Last week’s Lunch Meat was the result of us stumbling over an offensive ad campaign while researching an entirely different one. Seems like this happens at least once a year.
Anyway, the article was supposed to be about beach-related advertising. Advertisers know that for people worldwide, the beach symbolizes good times and relaxation.
They know people will flock to the coasts and lakes in droves — and as such, the beach is prime real estate, both literally and figuratively. Examples abound.
Marseilia Beach 4
How universal is this beach love? How about this series of Egyptian ads for Marseilia Beach 4 at Sidi Ab Del Rahman?
Yeah, we were surprised, too. The ad copy translates to “What Would You Do to Stay”? Of course, Marseilia Beach 4 isn’t just a beach; it’s apparently a luxury resort with condos and hotels, the works. The ads show folks committing to various bodily injuries and even faking their own kidnapping. Pretty evocative even if you can’t read the text!
We say “apparently”, because we couldn’t find a website for them. Maybe we have to Google in Arabic?
When they’re not adhering to their industry-standard advertising of product plus buxom, scantily clad models, beer company Corona has a longstanding relationship with beaches. Their “Corona Extra” product is the star of a long-running campaign with the slogan, “Find Your Beach.”
In fact, they’ve become so associated with beaches that Corona is considered especially a summer beer.
The association has become so powerful that their sponsorship of — and blatant product placement in — the Fast and Furious movies seemed a little weird at first.
How blatant did it get? In the series’ most recent installment — and SPOILER ALERT FOR BLATANT PRODUCT PLACEMENT if you haven’t seen it — Kurt Russell’s super-secret-Black-Ops-spy character offers Vin Diesel’s character a taste of fancy Belgian beer — as this discussion takes place in a brewery (because of course it does). Vin Diesel refuses on the basis that he is “more of a Corona man.” Whereupon Kurt Russell’s super-secret-Black-Ops-spy character pulls out an ice-filled, brand-labeled bucket of Corona Extra longnecks. Because of course he did.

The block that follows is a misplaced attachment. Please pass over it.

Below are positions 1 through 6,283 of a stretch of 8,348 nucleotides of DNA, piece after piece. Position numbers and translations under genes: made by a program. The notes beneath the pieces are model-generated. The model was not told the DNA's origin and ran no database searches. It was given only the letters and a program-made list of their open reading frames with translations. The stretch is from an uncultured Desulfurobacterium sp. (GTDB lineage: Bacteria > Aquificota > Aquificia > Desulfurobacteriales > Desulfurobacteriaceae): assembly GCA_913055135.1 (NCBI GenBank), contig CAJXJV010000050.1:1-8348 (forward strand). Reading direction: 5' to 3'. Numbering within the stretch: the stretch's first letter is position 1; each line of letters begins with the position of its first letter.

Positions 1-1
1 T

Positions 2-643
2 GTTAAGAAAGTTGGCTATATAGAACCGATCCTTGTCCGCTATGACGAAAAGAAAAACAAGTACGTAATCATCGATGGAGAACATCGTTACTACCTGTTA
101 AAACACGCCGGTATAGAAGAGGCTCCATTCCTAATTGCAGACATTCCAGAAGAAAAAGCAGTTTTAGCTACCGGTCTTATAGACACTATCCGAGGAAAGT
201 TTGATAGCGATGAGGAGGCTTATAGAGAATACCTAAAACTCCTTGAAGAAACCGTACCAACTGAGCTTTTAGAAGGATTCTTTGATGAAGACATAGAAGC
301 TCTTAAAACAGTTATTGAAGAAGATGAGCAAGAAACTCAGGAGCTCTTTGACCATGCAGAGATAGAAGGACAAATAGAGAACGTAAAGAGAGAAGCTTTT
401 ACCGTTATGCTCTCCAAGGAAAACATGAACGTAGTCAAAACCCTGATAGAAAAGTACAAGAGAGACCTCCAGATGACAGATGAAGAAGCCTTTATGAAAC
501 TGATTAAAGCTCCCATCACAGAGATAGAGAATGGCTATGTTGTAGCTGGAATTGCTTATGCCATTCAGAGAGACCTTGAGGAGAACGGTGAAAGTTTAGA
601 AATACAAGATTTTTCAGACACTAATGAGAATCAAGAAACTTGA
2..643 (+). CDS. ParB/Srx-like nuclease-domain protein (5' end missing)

“That’s funny, Lunch Meat,” you might hypothetically be saying, “But what does that have to do with beaches?”
Well, we had the same thought, and chalked it up to maybe sponsors don’t always have that much control over how the product placement happens. We thought this, because we apparently can’t leave work at work, even while we were watching the movie. Then we got to the end, where — SPOILER ALERT FOR MOVIE AND ALSO REAL LIFE — the film ends with a surprisingly touching tribute to series mainstay Paul Walker, following the actor’s tragic and all-too-real death.
On a beach.
The Beach Itself
Ads on the beach are nothing new, and we think we can safely say that several generations of children can fondly remember squinting into the sun to try to read those damnable plane banners.
But some ad agencies have come up with creative ways to use the beach itself as their advertising medium.
Over on the East Coast, agency Massive Media offers a wide array of beach-related advertising, from umbrellas to floating billboards — to sand stamps and sculptures!
But our favorite, hands down, was the promotion undertaken by independent ad agency David & Goliath, hired by Universal Studios to promote their King Kong attraction back when it opened in 2010.
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